2022 Lectures

Monday, May 9, 2022 at 6:00 PM (EST) Free to the Public

The Burials of the 25th Dynasty and Napatan Kings 

SPEAKER:  Dr. Peter Lacovara

Color reconstruction of Taharqo’s coffin by Fran Weatherhead.

ABSTRACT:  Although they were badly plundered, the tombs of the kings of the 25th  Dynasty pharaohs and their Napatan successors at El-Kurru and Nuri still contained numerous fragments of their original funerary equipment which were carefully recorded and preserved by the Harvard University-Museum of Fine Arts Expedition. This record gives us an opportunity to reconstruct what these interments were like and how they reflected both Nubian artistic tradition and selective adaptation of Egyptian motifs. 

ABOUT THE SPEAKER: Peter Lacovara (B.A. 1976, Boston University; Ph.D. 1993 The Oriental Institute of the University of Chicago) is Director of The Ancient Egyptian Archaeology and Heritage Fund.  He was Senior Curator of Ancient Egyptian, Nubian, and Near Eastern Art at the Michael C. Carlos Museum from 1998 to 2014.  Previously he has served as Assistant Curator in the Department of Ancient Egyptian, Nubian and Near Eastern Art at the Museum of Fine Arts, Boston. Currently he is also Consulting Curator for the Egyptian Collection at the Albany Institute of History and Art and Visiting Research Scholar at the American University in Cairo. 

His archaeological fieldwork has included excavations at the Valley of the Kings at Thebes, the Palace city of Amenhotep III at Malqata in Western Thebes, Abydos, Hierakonpolis and at the Giza Plateau, and currently he is directing the survey and restoration of the site of Deir el-Ballas.  His publications include studies on Daily Life and Urbanism in Ancient Egypt, Egyptian Mortuary Traditions, and the Material Culture of Ancient Egypt and Nubia. 

Dr. Peter Lacovara

Tuesday, March 22, 2022, 6:00 PM (EST) FREE TO THE PUBLIC.

Sacred Deities of Ancient Egypt: A Pantheon of Paradoxes viewed from a Jungian Perspective

SPEAKER:  Jacqueline Thurston, M. A.

RWTY, Guardian of the Rising and Setting Sun.  Photo: Jacqueline Thurston, M.A.

ABSTRACT:  Jacqueline Thurston’s presentation, drawing on ideas and her photographic images from her book Sacred Deities of Ancient Egypt explores the archetypal nature of the divine feminine and the divine masculine. It examines the presence of dualities and opposites contained within a single deity and the role that paradox plays in the dynamic relationships between individual deities. Our contemporary interest in gender and identity makes the exploration of the attributes of both feminine and masculine deities in the ancient Egyptian pantheon intriguing, informative, and relevant. The presentation will also explore how powerful vicissitudes of nature, like the pandemic through which we are living, shaped Egyptians’ vision of their gods. The presentation raises intriguing questions. Why, for example, did the ancient Egyptians choose a pair of feminine deities – Nekhbet, a vulture that fed on the decaying flesh of dead creatures; and a cobra, Wadjet, a lethal serpent – as guardians of the pharaoh? The presentation approaches these questions from a psychological perspective informed by the ideas of the Swiss analyst C. G Jung.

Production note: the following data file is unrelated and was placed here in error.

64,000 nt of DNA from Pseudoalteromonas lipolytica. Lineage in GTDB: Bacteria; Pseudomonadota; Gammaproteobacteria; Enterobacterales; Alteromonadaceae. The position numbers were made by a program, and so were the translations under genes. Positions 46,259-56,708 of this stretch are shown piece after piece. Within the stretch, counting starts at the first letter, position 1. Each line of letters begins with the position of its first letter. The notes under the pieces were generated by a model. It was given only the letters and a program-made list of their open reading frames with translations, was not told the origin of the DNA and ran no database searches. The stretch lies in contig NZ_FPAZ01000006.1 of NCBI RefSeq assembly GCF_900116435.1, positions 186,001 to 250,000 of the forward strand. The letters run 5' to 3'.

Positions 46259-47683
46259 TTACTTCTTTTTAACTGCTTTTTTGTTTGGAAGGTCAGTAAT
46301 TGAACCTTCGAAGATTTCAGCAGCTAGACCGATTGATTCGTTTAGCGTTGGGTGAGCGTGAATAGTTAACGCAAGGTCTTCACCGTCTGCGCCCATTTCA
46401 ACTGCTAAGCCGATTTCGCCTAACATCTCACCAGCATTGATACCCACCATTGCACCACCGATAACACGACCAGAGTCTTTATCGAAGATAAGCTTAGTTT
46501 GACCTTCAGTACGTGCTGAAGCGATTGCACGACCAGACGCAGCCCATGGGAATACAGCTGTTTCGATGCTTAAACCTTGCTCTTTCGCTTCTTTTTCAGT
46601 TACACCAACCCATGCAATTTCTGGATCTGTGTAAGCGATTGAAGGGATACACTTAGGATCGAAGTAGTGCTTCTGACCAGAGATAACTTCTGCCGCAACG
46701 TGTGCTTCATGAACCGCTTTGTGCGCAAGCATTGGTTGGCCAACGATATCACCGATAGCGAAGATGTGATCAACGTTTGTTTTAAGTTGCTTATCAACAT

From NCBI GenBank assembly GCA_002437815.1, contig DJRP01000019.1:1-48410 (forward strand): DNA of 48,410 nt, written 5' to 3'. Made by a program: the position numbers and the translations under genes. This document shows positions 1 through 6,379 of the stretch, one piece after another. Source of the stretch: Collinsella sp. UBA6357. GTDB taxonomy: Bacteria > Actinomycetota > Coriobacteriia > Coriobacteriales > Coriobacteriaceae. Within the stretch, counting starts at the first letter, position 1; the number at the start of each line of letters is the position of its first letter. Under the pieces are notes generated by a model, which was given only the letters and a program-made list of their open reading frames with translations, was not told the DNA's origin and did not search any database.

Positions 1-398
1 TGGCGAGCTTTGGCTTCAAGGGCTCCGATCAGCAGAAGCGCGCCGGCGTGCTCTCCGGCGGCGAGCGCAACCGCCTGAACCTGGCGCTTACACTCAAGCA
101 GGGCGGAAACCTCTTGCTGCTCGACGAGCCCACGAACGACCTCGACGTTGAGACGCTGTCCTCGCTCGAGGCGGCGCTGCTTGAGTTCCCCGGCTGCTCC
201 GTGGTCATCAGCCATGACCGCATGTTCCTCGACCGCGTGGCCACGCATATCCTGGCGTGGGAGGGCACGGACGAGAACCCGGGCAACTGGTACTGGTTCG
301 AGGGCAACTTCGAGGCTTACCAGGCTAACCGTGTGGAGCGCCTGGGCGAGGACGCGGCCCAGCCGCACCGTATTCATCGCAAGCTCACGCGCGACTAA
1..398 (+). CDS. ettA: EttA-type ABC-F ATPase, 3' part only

ABOUT THE SPEAKER: Jacqueline Thurston, M.A., is an artist, writer, and Professor Emerita in the School of Art and Design at San Jose State University, where she taught for over forty years. She is twice the recipient of a National Endowment for the Arts Photography Fellowship and was a Fulbright Scholar to Egypt. Her first artist’s book, Shadowland was purchased by the Library of Congress for their Rare Book Collection. Thurston’s photographs are in major national and international museum collections, including the San Francisco Museum of Modern Art; the Library of Congress; the International Museum of Photography; the Carnegie Museum of Art; the Albright Knox Museum; the Cantor Museum; the University of New Mexico Museum of Art; the Center for Photography at the University of Arizona; the Bibliothèque Nationale, France; and the Bibliothéque Alexandria, Egypt.  Forty photographs inspired an exhibition curated by Dr. Lorelei Corcoran shown at the Art Museum of the University of Memphis.

Jacqueline Thurston

Febuary 13, 2022 at 1:00 pm (EST) Free to the Public

Excavating the City of the Snake Goddess: Flinders Petrie at Tel Natasha

Late Period amulets found by Petrie at Tel Natasha. Photo N. Nielsen